Creative Child

The AAP Takes a Stance Against Spanking

by Rebecca Eanes

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The AAP says that an effective discipline system must contain 3 vital elements: 1) a learning environment characterized by positive, supportive parent-child relationships; 2) a strategy for systemic teaching and strengthening of desired behaviors (proactive); 3) a strategy for decreasing or eliminating undesired or ineffective behaviors (reactive). For infants, parental discipline looks like providing a generally structured daily routine and responding to the infant’s needs, and later to create safe spaces for them to explore and play. For toddlers, it’s providing safety and communicating verbally (a firm no) and removing the child from danger. The AAP warns that parents should not expect reasoning, verbal commands, or reprimands to manage the behavior of infants and toddlers. This is based on the development of a child’s brain and the immaturity of the prefrontal cortex in the early years.

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Here are the AAP recommendations for promoting positive child behavior for older children:

  • Maintain a positive emotional tone in the home through play and parental warmth and affection.
  • Provide consistency in the form of regular times and patterns of daily activities and interactions to reduce resistance and convey respect for the child.
  • Respond consistently to similar behavioral situations to promote more harmonious parent-child relationships.
  • Be flexible, particularly with older children and adolescents, through listening and negotiation to reduce fewer episodes of child noncompliance with parental expectations and involve the child in the decision-making process which has been associated with long-term enhancement in moral judgment.

 

I should note that the AAP recommendation is to “Provide attention to the child to increase positive behavior and conversely ignoring, removing, or withholding parent attention to decrease the frequency or intensity of undesirable behaviors.” This goes against my personal beliefs as I do not believe in withholding love and attention from a child and feel that it is manipulative and emotionally damaging. Instead, in Positive Parenting, is it recommended to seek to understand the underlying need and emotion behind the child’s behavior and facilitate healing so that the child’s behavior improves naturally and to use problem-solving to teach behavior management and accountability. By working with your child to solve the problem at hand, the child learns valuable life skills and better understands the impact of their behavior. You can find more information on these Positive Parenting strategies on the Creative Child website.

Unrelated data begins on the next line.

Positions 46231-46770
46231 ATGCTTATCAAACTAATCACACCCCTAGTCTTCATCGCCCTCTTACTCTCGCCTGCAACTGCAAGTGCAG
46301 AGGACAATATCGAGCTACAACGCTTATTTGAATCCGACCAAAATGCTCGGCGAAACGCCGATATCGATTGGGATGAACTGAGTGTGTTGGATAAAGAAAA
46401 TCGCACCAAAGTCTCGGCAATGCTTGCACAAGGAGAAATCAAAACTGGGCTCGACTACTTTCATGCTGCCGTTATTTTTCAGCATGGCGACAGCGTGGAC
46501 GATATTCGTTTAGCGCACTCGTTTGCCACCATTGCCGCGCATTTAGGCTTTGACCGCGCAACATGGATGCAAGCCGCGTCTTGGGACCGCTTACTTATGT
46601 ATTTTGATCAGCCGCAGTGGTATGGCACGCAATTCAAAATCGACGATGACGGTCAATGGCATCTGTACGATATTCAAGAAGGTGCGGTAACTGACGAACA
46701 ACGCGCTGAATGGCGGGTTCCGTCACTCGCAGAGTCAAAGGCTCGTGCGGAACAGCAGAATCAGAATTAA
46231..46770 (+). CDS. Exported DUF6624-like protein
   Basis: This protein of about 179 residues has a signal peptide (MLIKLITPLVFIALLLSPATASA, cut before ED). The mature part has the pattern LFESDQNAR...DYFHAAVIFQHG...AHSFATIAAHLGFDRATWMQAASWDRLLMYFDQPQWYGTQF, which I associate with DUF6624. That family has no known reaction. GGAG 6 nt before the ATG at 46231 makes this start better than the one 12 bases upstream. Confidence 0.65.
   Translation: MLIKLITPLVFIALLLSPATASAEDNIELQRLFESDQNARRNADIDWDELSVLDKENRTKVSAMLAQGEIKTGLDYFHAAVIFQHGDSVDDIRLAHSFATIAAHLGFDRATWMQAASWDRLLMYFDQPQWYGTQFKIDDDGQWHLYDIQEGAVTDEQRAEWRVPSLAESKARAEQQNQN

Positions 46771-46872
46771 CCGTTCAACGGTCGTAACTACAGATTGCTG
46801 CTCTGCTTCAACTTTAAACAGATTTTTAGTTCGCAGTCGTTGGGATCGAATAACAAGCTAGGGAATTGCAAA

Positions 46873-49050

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The takeaway here is that spanking, yelling, and shaming are all harmful and should be avoided. It is up to us to end these negative cycles and learn new, effective, and better ways to raise our children.

 

Resources:

1. http://pediatrics.aappublications.org/content/101/4/723

2. http://www.aappublications.org/news/2018/11/05/discipline110518

Rebecca Eanes, is the founder of positive-parents.org and creator of Positive Parenting: Toddlers and Beyond. She is the bestselling author of 3 books. Her newest book,Positive Parenting: An Essential Guide, is more than a parenting book, it's a guide to human connection. She has also written The Newbie's Guide to Positive Parentingand co-authored the book, Positive Parenting in Action: The How-To Guide to Putting Positive Parenting Principles in Action in Early ChildhoodShe is the grateful mother to 2 boys.

 

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